Tuesday, November 1, 2011

October Roundup and the Home Stretch

I admit, I've probably spent an embarrassing amount of time contemplating my "Album of the Year" list.  Its proving to be more difficult than I anticipated. For one thing, I think that later entries don't get a fair shake. Its hard to compare an album that has stood the test of time since February with a late November entry. Also, when you've taken careful notes all year long (which, if you have been paying attention, make up the content of this blog), boiling it down to a "Top Ten" seems impossible.  I'm inevitably going to have to ignore some great work.

To get at the first issue, I am cutting off my "Album of the Year" entries after Thanksgiving. Unless there's a really mindblowing exception, I plan on focusing my listening time on "the year in review," so to speak.  You will probably see me indulge in more entries that reminisce on past greats during this time than usual, or maybe playing catchup on other recent releases. Also, my end-of-year list will have 20 entries rather than last years ten.  By the end of this month, I think I'll have a good idea of who will be left standing, so in place of the November roundup, I'll post the results for 11-20.

For now, though, October sounded like this:

The tUnEyArDs - W H O K I L L: This album has grown on me in a big way. It may seem a bit cacophonous at first listen, but only because it's a pretty unique beast.

Gamelan of Central Java vol. XII: Pangkur One: Javanese Gamelan makes for a soothing and intellectually rewarding listen. Plus, the baby just loves it.

Thundercat - The Golden Age of Apocalypse: This album is much more complex than it seems, and warrants continued listening to find its finer points. There is a sense, however, that Thundercat is searching for something unique that doesn't quite pop into clear focus on The Golden Age of Apocalypse.

Opeth - Heritage: For many years, part of Opeth's fan base has secretly hoped that they would just make a prog album. Heritage is their answer, and their haunting, spooky approach to the genre refreshingly avoids branching off from the Yes family tree.

Pink Floyd - Obscured by Clouds: Although Obscured by Clouds is a bit unfocused in comparison to their later work, it shows interesting snapshots of the Floyd to come. It seems that even when Pink Floyd clears their throat in preparation to make their next statement, it’s worth taking notice.

Rolling Stones - Exile on Main Street: If, as I suggested in my review of Goat's Head Soup, the Stones' attitude is thier biggest innovation, then Exile on Main Street indeed deserves its classic status. It’s unflinching and unapologetically brash, and generally lacking in "hits," but still seems to convey an undercurrent of respect for the blues that is its source material.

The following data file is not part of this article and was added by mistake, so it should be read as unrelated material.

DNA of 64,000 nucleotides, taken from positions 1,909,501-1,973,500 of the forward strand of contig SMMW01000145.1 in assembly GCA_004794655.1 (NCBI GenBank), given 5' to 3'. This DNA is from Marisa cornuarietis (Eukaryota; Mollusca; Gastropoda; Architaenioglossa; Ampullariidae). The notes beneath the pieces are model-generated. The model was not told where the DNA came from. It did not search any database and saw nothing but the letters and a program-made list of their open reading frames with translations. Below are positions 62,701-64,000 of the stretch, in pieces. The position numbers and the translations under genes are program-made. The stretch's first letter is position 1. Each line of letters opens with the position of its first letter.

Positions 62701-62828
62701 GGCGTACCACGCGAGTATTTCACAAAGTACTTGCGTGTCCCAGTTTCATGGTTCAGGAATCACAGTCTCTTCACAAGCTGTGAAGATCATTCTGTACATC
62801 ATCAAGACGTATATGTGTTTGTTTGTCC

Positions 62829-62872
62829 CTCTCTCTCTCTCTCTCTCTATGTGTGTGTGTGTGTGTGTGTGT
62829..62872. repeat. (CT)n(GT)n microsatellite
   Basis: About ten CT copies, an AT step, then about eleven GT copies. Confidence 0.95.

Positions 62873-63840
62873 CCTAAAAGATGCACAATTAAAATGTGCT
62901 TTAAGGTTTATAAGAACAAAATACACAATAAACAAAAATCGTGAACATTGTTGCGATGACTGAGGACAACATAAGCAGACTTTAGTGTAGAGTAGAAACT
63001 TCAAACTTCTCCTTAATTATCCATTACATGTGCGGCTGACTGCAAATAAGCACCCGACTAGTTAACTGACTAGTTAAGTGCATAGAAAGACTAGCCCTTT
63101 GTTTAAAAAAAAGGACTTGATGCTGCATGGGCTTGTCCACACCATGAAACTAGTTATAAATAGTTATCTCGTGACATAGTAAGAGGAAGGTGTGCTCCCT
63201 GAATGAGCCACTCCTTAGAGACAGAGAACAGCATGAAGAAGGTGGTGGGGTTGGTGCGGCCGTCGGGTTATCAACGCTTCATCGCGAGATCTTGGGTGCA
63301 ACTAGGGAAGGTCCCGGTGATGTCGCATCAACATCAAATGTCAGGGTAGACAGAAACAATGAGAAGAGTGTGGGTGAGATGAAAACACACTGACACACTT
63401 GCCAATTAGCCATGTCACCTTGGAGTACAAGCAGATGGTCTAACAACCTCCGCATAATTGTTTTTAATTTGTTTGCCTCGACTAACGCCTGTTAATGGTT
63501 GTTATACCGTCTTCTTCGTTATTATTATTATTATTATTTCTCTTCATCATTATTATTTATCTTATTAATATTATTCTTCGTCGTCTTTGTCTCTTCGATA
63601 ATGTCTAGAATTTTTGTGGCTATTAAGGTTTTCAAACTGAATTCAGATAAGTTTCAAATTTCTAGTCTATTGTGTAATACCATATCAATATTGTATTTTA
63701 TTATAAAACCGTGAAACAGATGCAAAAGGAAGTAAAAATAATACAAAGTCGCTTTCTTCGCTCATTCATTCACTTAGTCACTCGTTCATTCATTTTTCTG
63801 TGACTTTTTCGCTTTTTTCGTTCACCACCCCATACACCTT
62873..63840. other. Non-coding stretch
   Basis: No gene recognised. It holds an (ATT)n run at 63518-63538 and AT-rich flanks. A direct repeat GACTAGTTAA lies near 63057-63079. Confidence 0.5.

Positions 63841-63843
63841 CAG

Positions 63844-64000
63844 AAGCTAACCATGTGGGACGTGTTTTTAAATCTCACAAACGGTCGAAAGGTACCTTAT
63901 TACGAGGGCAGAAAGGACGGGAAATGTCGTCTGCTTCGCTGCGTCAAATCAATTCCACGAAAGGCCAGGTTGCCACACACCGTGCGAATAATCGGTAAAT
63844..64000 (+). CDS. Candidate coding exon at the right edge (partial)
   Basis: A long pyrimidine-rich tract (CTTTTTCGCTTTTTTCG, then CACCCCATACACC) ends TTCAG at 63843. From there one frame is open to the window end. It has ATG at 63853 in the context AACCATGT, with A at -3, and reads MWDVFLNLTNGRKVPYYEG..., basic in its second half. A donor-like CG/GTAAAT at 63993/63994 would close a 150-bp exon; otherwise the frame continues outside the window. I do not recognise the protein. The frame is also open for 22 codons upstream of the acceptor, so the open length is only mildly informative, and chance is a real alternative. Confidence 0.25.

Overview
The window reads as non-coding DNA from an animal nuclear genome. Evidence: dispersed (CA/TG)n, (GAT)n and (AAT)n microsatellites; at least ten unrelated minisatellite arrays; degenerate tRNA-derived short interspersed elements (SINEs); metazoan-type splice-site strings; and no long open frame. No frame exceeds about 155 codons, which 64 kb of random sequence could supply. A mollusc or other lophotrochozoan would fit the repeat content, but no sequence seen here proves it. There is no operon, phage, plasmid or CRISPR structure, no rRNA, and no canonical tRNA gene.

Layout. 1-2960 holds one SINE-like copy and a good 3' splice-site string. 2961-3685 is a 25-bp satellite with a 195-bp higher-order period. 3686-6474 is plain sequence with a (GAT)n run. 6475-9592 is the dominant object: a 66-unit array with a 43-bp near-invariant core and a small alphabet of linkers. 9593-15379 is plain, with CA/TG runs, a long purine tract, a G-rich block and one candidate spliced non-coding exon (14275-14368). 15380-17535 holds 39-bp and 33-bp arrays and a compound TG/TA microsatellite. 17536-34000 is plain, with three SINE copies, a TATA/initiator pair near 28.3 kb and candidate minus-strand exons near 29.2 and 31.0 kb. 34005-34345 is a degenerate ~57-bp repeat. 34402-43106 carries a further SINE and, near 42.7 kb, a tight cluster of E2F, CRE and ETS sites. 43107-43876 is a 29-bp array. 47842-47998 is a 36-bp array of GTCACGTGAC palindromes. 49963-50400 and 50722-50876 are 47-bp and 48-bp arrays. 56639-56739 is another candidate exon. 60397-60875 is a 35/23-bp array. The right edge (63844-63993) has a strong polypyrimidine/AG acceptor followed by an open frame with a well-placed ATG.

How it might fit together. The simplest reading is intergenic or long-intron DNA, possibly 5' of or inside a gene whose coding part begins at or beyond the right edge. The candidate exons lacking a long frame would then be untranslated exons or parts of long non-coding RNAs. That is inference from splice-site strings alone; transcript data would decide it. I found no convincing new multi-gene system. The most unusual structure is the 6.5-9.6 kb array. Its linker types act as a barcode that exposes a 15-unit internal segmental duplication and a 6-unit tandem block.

Grizzly Bear - Vekatimest: This band sits at the crossroads of the Flaming Lips and Jellyfish, and every time I listen to their album, I feel like there is more to it that I am missing. There is quite a bit of depth that I am just now beginning to get into.

The Vaccines - What Did You Expect From the Vaccines?: If accessible low-brow power pop is your thing, The Vaccines do it really well. Seriously, I was singing along with this album on the first listen.

M83 - Hurry Up, We're Dreaming: Yet again, M83 carries the torch for the music of the 80s, reinventing its pop conventions into a distinctive psychedelia that is somehow relevant in 2011. The production on the album is truly unbelievable - as in, it is past belief.

Genesis - Nursery Cryme: For some reason, when artists try to wear outlandish get-ups and sing about enchanted fountains, it usually seems goofy and lame. In the early 70s, however, Gabriel's Genesis was so defiantly surreal and countercultural that they ended up being just plain awesome.

Robert Johnson - King of the Delta Blues: There is a hot debate concerning the playback speed of Johnson's small but profoundly influential catalog. Listening to them with this in mind, I think its pretty apparent that they are a bit too fast, which causes one to wonder how Cream, The Rolling Stones, and Led Zeppelin would have reinterpreted them if they were pressed at their actual performance speed.

Oingo Boingo - Dead Man's Party: Danny Elfman's penchant for the thematic, which would later be refined in his film scores, peeks through on this album. Many of the songs on Dead Man's Party break the five minute mark, but construction is such that the listener barely notices.

My Bloody Valentine - Loveless: Some of my favorite bands, like Mew and M83, cite to this band as an influence. I do find its swirling guitars and whispered vocals to be an enjoyable listen, but I think that I like where shoegaze ended up going more than its prototypical form.

I Monster - NeveroddoreveN: Although it probably won't steer the future of my musical concept, I really do like NeveroddoreveN. It’s an eclectic mix that hangs together by the barest vaudevillian thread.

MuteMath - Odd Soul :  I should accept each album on its own merit, but for some reason later entries in MuteMath's catalog just don't click for me.  Like their sophomore release Armistice, this album is very, very good, but is missing the transcendent quality of their debut.

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